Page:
We've been pretty busy here. One of the things keeping me busy is that I've accepted a position helping with music in our children's worship services at church. This month we're working our way up to Dia De Los Muertos in November.
One of the songs we're singing is "Circle of the Sun". It's a great song about the life cycle, being born, living, and dying. I know that dying is a taboo subject for many people. It's certainly not talked about much in social situations. Yet, it is as important a part of our lives as birth. In our church we don't offer the comfort of a promised eternal salvation. We acknowledge and honor the many beliefs of world faith traditions, while respecting the independent search for truth of each individual.
I'm just singing with the kids, but here's what I'd say if I were speaking.
Who here was born? Ya? Me too!
Who has a family? Me too!
Who here is going to die? Me too!
Did I see that some of your hands didn't come up so quickly? Why? I know you're going to die. I'm going to die. We will all die, someday. You. Me. Everyone here. Everyone we've ever known.
It's normal to feel sad and lonely when someone we know or love dies. It's normal to feel worried and scared to think about your own death or that of those you care about. But I want to tell you something.
IT'S OK. Dying isn't the worst thing that happens to a person. Those who have died are beyond pain and sorrow. It's those people alive who suffer when a loved one dies. When someone we care about dies - we hurt. We can see that other people are hurting too. Hurting is scary. Sometimes we don't know if the hurt will ever stop. We can feel alone and isolated in our pain. So when someone dies it's up to us to reach out to other people -to offer comfort - to ASK for comfort. When death takes a loved one we need to acknowledge that loss. We also need to be present in our community. We need to experience the human condition together, acknowledge our vulnerability and take solace in the company of fellow travelers.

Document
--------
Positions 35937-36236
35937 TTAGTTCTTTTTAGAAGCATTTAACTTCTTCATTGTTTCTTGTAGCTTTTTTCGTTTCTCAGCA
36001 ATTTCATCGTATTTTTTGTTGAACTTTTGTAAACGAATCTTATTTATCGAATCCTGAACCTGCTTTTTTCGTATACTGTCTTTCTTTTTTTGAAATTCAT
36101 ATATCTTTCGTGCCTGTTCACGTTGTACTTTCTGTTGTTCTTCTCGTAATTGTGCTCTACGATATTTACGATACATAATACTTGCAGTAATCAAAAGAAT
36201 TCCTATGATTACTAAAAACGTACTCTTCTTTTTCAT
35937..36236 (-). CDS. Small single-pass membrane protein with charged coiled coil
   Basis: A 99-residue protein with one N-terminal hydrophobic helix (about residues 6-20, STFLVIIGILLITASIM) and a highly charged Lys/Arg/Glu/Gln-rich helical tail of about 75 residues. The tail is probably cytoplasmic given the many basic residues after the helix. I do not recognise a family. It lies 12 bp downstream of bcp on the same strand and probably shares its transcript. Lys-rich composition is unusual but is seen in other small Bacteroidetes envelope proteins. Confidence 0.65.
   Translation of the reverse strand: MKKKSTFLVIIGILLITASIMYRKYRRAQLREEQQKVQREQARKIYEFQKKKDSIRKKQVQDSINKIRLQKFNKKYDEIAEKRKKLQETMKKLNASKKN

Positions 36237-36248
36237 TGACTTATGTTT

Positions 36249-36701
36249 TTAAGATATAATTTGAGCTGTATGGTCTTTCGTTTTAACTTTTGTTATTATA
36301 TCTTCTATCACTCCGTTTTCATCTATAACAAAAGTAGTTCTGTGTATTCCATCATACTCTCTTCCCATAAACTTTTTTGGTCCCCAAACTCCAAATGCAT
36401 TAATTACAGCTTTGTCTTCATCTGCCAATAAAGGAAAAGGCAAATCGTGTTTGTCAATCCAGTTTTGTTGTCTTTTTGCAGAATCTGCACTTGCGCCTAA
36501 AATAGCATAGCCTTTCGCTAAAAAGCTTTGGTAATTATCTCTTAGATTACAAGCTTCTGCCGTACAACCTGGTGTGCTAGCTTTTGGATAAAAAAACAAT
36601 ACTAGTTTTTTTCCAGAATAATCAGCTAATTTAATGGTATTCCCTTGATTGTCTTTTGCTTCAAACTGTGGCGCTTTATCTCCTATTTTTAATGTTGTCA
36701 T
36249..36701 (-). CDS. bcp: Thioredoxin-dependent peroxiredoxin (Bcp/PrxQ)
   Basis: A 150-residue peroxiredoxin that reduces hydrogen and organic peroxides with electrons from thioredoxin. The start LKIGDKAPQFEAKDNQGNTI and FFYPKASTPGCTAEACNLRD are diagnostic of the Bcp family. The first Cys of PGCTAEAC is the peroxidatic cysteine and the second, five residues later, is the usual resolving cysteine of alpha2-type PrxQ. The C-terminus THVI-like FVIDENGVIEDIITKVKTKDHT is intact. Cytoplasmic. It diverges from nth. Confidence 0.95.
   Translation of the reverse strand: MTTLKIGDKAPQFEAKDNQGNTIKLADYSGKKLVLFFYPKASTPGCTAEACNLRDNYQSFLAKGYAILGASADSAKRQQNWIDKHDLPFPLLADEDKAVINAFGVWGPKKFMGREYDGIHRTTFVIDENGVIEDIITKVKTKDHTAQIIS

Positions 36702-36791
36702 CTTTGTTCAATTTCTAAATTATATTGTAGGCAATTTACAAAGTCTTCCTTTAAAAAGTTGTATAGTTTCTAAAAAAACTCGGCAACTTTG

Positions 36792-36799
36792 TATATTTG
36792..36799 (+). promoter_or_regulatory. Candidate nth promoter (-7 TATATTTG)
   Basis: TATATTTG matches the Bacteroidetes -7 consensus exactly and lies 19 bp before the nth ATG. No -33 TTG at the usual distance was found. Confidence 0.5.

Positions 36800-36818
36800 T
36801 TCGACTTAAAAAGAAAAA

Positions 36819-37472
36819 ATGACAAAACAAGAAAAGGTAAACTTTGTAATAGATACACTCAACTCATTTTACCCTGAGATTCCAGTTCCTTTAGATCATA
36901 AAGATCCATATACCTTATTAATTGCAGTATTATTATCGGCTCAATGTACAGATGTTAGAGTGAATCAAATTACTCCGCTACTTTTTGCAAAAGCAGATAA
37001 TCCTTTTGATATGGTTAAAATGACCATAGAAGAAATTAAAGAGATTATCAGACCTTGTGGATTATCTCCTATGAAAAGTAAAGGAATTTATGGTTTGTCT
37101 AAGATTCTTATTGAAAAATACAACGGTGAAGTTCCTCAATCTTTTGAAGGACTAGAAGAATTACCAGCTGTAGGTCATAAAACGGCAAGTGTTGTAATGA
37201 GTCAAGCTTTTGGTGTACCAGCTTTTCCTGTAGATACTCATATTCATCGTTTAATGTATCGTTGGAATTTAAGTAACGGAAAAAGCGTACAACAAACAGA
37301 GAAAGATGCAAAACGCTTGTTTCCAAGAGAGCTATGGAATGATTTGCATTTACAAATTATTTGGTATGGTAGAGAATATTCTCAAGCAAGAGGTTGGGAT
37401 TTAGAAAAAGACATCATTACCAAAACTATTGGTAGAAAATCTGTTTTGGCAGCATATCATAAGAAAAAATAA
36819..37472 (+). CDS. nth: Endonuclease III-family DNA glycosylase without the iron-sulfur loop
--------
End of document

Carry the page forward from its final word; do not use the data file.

Let's celebrate death as one more part of our circle of life. Death will come to us all. Let's not ignore it. Let's play with it. Play tag with it! Let's have so much fun, love so many so hard, that when death finally catches us, breathless and laughing, we have no regrets that we're finally "it".
I don't know how that would go down in Sunday school. But it's what I believe, and what in essence I've told our own children. It doesn't make the pain of loss any better. I don't think it takes away the fear of death. But I do think that acknowledging the place of death in life honors our lives far more than ignoring it.